Other examples of public architecture in Miami that contain striking affinity to that of Spain include the Vizcaya Museum and Gardens and the Coral Gables City Hall. As Merrick undertook the project of designing this city, along with Phineas Paist and Denman Fink, he envisioned the very definition of Mediterranean Revival. With plans to develop a municipality that fused Spanish, Moorish, and Italian architecture, he needed the civic center to properly demonstrate this ideal, and so he did. Vizcaya, on the other hand, was a more advanced, complex project taken on by the infamous American industrialist, James Deering. The Mediterranean-inspired villa took approximately eight years to build and is stapled as one of the most historic structures in Miami. Built in the early 20th century, Deering was inspired by the Spanish settlers who arrived on Biscayne Bay during the 1500’s and found his idea for the villa known today. Aside from its Mediterranean elements, Deering implements a characteristic similar to that of various palaces in Europe which is the grand entrance. Guests travel along a far-stretched road enclosed by parallel fountains which create an exceptional experience to arrive at the main entrance of the villa. This kind of grand entrance is also seen at the Prado entrance where visitors can walk down pergola structures wrapped in bougainvilleas, a typical flower of Spain. Both Vizcaya and the City Hall illustrate the fusion of Spanish architecture and Miami culture.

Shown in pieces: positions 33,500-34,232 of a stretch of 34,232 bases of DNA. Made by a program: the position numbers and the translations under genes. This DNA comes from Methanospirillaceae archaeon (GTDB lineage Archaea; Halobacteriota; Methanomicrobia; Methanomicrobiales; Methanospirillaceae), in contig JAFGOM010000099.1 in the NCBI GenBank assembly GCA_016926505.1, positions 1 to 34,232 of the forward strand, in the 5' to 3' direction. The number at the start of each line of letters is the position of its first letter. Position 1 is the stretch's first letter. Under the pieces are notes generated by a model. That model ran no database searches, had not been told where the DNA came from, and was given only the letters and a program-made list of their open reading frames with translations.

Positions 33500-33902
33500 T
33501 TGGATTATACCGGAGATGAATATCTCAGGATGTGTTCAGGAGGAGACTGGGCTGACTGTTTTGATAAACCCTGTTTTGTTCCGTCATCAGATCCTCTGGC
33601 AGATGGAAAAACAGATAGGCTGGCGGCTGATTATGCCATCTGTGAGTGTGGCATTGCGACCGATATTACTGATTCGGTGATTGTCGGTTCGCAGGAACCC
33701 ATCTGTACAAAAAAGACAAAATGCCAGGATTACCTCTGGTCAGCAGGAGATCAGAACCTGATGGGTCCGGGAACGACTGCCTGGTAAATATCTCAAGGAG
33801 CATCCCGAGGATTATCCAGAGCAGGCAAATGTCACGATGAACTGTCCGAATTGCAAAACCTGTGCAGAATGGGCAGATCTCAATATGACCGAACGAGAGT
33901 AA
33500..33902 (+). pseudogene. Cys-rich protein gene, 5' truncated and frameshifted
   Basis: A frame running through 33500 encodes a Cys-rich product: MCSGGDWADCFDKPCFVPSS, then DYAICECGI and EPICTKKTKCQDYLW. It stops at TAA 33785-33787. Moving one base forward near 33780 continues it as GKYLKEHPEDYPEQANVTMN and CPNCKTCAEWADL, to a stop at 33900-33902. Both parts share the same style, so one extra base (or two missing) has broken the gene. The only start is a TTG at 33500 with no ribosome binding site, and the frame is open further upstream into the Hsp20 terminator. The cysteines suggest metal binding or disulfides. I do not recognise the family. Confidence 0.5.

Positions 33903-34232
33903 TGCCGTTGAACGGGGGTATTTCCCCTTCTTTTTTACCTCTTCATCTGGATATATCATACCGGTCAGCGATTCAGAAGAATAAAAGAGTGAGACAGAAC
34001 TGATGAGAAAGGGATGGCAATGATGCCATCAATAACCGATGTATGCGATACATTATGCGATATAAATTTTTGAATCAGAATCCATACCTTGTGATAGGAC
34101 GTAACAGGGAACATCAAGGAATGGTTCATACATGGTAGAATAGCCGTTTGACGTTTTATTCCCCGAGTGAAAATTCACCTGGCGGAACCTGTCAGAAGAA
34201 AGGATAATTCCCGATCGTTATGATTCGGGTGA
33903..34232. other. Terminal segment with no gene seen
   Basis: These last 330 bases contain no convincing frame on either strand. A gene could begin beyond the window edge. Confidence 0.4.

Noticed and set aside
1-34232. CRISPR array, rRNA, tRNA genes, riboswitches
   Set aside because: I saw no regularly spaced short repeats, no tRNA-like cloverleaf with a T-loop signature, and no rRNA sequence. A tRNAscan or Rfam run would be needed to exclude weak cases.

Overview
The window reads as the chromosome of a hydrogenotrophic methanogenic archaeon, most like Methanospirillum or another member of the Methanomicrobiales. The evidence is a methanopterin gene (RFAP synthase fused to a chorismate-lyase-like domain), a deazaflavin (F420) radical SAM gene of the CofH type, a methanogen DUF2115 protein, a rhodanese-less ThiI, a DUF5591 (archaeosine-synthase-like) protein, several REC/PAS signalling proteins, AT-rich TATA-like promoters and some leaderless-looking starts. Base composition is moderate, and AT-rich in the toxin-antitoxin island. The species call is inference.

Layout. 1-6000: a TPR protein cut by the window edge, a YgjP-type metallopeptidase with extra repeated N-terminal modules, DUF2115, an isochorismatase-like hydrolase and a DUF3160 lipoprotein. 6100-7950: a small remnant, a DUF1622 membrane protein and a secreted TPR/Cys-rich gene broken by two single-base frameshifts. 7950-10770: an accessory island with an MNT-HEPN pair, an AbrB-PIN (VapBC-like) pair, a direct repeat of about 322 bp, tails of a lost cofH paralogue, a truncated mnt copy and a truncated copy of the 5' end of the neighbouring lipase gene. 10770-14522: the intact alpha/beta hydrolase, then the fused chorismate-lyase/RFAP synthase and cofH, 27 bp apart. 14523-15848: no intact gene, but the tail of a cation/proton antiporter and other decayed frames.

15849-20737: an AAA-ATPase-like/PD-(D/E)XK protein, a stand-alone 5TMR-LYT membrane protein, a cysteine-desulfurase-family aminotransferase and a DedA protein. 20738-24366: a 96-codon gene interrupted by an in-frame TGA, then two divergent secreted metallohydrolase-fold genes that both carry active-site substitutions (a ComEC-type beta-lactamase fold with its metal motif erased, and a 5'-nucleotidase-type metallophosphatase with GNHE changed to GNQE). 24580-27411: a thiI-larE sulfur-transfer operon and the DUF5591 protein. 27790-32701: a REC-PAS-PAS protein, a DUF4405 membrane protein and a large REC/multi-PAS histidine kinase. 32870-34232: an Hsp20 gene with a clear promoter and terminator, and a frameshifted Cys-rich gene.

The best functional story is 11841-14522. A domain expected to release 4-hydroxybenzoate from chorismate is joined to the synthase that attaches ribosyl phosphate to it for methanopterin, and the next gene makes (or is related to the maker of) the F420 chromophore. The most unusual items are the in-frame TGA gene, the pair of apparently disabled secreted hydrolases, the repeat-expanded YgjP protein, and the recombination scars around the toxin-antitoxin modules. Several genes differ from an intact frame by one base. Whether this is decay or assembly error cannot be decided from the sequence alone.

However, Spain was not the only European country to impact architecture in South Florida. Also located in Coral Gables, the Venetian Pool is comparable to many structures in Venice, Italy. Just like the Italian city, the recreational pool hosts an arched bridge above the body of water. For this reason, it is re-emphasized that Spanish architecture is not the sole creation of the Spaniards. Many other countries, including Italy and Morocco, heavily contributed to the perception of Spanish architecture. The preservation of these country’s designs is what allowed Spain to build their own style of architecture to share with the rest of the world.